There doesn't have to be a grand plan. Some guides will have students dividing their life up into 15-minute slots, with codes for washing, sleeping etc. There's little evidence that most successful students do this. But they do have clear ideas of what they're doing, usually along simple lines, such as revising a different subject each night. What is typical of them is that they know what they've done and what they have left to do, even if only in their heads, and they can do it for long or short revision programmes.

Give every subject a chance

Students usually start with the reasonable intention of giving equal time to all subjects, but they often find that "high-content" subjects - history and biology are examples - with a lot of work to get through, dominate their revision time. Sometimes this is to the disadvantage of subjects that involve practising skills, such as English and maths. Some students ensure that all subjects get something like equal time by doing coursework in school non-contact time and revising at home. They also do some work on skills subjects with friends - how do you explain your thoughts about a novel or poem, or prepare for an oral exam, for example, without talking to someone? Also see revision methods below.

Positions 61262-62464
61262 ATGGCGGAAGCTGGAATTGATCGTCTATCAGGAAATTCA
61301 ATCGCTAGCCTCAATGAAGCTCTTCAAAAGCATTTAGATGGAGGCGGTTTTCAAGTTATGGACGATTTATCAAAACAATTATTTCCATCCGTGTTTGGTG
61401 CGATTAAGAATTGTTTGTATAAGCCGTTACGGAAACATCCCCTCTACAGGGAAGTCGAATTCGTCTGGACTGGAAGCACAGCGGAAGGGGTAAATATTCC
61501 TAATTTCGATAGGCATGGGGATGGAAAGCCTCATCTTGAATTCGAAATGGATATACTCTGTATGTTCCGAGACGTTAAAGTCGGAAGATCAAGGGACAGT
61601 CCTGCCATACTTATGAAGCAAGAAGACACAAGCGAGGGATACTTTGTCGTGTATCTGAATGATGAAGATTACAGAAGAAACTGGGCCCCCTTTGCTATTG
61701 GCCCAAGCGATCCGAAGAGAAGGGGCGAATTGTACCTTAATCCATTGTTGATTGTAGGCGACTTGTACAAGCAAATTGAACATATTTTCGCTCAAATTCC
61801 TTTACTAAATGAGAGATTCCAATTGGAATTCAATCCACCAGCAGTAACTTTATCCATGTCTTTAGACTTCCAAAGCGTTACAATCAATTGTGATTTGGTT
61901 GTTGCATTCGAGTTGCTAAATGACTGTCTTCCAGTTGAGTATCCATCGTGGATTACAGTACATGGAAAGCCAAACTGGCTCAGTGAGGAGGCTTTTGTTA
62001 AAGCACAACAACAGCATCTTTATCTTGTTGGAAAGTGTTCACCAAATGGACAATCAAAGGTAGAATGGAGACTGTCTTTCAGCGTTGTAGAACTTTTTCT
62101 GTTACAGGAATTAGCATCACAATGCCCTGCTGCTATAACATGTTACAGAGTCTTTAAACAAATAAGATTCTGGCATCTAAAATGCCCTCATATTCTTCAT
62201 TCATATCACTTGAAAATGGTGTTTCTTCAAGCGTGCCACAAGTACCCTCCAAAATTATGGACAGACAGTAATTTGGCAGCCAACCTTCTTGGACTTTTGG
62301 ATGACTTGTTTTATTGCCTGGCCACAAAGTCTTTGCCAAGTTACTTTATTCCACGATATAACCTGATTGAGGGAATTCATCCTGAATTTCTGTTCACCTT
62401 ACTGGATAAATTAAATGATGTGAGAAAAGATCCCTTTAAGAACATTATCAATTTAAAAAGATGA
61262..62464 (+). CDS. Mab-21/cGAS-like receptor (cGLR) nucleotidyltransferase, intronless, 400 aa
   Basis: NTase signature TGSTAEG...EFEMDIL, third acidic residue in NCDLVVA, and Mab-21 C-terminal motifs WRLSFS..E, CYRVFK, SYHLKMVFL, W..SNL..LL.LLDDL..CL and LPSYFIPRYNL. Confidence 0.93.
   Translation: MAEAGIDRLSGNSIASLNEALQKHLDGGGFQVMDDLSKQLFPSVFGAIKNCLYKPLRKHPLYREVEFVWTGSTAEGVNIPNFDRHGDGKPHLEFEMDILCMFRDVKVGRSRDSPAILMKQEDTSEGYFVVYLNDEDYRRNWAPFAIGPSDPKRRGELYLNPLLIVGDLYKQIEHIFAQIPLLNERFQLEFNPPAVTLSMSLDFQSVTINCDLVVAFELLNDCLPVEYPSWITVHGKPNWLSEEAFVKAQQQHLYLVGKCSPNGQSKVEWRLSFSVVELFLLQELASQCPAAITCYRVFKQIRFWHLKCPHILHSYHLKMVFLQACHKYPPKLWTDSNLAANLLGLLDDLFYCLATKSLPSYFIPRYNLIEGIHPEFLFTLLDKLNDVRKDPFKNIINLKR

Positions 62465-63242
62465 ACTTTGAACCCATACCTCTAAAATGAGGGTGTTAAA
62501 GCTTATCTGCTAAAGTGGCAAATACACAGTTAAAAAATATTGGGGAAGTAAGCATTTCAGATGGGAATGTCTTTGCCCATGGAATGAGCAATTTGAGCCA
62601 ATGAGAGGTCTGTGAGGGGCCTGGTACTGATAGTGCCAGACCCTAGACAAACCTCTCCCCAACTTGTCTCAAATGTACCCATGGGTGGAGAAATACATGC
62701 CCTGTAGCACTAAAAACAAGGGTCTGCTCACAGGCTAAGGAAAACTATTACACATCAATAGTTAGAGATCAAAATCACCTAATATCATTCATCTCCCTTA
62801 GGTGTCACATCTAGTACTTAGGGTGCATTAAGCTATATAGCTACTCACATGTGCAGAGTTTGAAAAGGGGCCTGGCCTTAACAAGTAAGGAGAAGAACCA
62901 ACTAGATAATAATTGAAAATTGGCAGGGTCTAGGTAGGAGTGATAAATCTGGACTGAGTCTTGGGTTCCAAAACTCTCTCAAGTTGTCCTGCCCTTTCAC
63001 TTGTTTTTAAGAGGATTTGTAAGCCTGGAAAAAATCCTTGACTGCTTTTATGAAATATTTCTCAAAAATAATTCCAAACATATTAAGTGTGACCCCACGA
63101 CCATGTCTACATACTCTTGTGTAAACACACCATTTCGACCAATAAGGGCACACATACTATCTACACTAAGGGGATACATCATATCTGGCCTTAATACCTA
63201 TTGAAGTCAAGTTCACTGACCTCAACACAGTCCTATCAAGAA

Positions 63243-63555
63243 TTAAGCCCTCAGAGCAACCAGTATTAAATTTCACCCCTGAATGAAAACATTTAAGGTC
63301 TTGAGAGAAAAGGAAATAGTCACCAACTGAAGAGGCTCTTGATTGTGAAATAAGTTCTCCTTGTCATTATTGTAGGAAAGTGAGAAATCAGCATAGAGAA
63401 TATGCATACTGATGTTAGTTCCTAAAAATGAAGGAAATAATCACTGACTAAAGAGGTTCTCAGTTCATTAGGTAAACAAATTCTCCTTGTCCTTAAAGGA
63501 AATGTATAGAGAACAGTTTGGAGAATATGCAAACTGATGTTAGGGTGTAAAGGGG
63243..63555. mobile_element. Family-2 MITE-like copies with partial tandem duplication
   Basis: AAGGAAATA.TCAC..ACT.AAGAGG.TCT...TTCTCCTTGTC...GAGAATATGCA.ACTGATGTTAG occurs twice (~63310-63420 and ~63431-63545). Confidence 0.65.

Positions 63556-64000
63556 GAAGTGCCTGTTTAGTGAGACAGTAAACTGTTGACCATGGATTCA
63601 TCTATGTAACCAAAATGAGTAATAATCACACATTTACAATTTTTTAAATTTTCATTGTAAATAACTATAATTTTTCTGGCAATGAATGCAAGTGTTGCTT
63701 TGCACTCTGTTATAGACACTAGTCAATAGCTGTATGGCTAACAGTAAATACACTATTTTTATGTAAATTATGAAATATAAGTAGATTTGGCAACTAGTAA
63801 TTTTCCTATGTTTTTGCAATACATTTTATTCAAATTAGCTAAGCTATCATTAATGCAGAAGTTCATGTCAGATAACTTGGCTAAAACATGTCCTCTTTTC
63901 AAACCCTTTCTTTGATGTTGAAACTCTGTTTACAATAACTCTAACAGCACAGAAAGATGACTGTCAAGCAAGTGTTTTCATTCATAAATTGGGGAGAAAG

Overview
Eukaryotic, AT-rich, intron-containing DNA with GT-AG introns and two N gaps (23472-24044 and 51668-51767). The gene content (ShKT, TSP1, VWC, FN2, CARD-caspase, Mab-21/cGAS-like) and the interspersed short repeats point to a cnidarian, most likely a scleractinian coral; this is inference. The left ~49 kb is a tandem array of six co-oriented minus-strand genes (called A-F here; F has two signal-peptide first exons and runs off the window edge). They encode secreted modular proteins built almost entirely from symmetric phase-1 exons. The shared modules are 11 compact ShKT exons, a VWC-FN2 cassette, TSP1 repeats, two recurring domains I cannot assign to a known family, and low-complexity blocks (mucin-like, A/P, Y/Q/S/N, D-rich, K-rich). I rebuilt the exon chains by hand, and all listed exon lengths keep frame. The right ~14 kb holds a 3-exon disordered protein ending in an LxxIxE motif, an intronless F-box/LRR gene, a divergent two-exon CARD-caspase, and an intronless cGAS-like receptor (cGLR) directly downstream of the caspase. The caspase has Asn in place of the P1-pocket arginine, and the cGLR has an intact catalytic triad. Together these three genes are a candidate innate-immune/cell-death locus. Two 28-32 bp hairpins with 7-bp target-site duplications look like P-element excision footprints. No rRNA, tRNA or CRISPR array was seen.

Be prepared for a bumpy ride

When it comes to coursework, school subject departments sometimes don't talk to each other as much as they should, it's true, but it's also true at A-level that to a certain extent it is the nature of the beast that there will be heavy and light work periods. Doing nothing in the light periods will mean trouble in the heavy periods.

Parts of this year are examples of this, with students realising when they come to revise the whole course that chunks of it are missing, or that there are bits of it they don't understand now, even if they did then. Light work periods mean making sure that the whole course is intact. If it isn't, something will need to be done about it.